I’ve always been drawn, in my reading and writing, to stories set in the middle of tumult and to characters who manage to create their identies between battling forces. Dickens’ Tale of Two Cities was a favorite in adolescence, and Jodi Picoult’s The Storyteller, which I reviewed recently here is another. These are tales of survival, and if you share my love of such stories, here are a few must reads.
Sweet Song, by Terry Persun
This compelling story of a mixed-race boy’s struggle to find identity in post-Civil War America explores the heart of our racial past and speaks truths that resonate with the undercurrents of our present. Because Persun reaches deep into the character of the boy and those he meets on his journey, avoiding stereotypes, we experience powerfully both the brutality and the compassion that shape Leon’s path. A deeply absorbing exploration of our national character. We live Leon’s struggles, and the people he meets are us.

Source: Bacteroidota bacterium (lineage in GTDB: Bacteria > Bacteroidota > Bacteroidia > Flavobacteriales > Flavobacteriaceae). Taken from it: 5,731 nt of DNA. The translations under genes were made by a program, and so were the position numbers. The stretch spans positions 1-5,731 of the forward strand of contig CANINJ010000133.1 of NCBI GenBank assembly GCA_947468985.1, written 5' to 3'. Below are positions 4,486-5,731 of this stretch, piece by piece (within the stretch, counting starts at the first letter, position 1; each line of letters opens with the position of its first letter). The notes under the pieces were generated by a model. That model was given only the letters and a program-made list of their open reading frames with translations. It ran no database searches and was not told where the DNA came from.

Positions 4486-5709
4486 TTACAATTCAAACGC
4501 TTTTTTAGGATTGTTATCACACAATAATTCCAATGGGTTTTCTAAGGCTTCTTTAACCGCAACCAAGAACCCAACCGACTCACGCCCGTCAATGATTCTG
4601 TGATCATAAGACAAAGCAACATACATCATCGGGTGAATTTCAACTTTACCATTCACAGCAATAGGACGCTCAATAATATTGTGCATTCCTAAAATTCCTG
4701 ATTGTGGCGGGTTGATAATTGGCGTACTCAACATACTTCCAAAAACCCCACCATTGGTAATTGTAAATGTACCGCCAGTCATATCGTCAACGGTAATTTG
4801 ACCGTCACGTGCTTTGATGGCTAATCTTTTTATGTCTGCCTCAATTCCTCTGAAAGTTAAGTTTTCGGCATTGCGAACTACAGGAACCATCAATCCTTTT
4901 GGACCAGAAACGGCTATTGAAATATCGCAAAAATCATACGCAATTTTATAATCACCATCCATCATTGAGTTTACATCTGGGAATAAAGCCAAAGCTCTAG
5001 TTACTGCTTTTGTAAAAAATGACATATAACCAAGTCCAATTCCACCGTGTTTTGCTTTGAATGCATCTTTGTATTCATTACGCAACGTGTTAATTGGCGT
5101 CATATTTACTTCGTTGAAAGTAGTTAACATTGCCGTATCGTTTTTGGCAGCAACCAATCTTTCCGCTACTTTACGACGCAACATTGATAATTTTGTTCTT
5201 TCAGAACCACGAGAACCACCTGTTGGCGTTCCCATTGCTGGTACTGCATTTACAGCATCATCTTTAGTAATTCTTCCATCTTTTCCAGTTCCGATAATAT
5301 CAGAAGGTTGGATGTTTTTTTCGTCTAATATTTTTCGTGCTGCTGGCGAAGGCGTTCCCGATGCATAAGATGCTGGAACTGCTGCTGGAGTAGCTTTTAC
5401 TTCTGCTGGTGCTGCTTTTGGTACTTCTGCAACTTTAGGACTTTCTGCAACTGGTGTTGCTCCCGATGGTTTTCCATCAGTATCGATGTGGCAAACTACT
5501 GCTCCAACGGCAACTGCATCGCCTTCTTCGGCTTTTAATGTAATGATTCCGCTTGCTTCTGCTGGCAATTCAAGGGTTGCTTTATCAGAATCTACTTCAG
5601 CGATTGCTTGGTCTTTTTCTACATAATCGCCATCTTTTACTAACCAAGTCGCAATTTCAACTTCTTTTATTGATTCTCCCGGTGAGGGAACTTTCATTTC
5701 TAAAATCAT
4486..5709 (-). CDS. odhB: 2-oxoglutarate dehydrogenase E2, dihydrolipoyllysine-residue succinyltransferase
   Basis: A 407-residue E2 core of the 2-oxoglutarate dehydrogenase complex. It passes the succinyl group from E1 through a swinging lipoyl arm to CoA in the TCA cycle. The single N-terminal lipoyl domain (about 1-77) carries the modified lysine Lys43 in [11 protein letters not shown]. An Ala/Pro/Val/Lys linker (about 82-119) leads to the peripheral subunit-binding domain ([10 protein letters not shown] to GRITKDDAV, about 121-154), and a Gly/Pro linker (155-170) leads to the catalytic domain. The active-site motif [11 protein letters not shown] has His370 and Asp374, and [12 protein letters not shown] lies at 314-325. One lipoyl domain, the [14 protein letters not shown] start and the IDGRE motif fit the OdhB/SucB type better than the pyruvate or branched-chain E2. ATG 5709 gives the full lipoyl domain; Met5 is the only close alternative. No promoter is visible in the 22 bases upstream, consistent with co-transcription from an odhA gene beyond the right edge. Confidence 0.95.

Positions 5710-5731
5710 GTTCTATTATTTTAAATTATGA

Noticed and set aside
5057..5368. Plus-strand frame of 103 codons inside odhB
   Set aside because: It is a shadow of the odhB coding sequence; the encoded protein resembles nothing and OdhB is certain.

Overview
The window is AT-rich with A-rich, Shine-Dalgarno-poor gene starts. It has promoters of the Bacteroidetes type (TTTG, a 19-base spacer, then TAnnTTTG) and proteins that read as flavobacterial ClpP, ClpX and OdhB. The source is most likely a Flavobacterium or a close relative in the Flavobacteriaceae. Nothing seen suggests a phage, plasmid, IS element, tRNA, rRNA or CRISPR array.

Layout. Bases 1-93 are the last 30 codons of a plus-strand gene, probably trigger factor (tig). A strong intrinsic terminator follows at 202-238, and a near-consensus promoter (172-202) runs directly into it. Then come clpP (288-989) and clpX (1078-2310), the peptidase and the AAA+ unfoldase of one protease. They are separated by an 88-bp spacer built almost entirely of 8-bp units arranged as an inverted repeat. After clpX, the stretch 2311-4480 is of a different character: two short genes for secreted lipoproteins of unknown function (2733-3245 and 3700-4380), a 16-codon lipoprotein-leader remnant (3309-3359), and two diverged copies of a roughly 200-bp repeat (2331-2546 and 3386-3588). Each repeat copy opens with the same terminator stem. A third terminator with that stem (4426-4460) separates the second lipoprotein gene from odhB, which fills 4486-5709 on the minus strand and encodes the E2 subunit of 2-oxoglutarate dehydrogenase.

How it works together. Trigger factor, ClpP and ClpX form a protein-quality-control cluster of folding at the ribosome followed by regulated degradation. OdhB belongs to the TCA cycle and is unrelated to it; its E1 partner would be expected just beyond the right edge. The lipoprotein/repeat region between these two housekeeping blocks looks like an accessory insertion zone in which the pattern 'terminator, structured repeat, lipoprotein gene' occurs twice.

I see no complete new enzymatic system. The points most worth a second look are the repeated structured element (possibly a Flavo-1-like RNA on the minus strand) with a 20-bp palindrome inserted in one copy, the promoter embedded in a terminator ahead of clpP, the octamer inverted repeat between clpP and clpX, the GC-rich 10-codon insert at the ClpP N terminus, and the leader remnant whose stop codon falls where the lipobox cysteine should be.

Madonnas of Leningrad, by Debra Dean
As the aging Marina’s mind slips from present to past and back again, we move from present, where her children who know nothing of her past to a woman surviving the siege of Leningrad. We move from her children’s lives as they urge Marina and their father, Dimitri, toward a nursing home—or a “death camp” in Dimitri’s words, to the starving woman on the roof of the art museum whose treasures she has helped to save and whose world she enters as she watches for German planes. Alternating between a harrowing story of survival and inevitable final ends, this story stays with us.
Stones From the River, by Ursula Hegi
The protagonist of this story, set in the early days of Hitler’s Germany, is a dwarf. Both outsider and German in a village drawn into Hitler’s dream of Germany, she takes us deep into German character and makes their destiny all too human.
In my next blog, I’ll give a sample chapter from these books.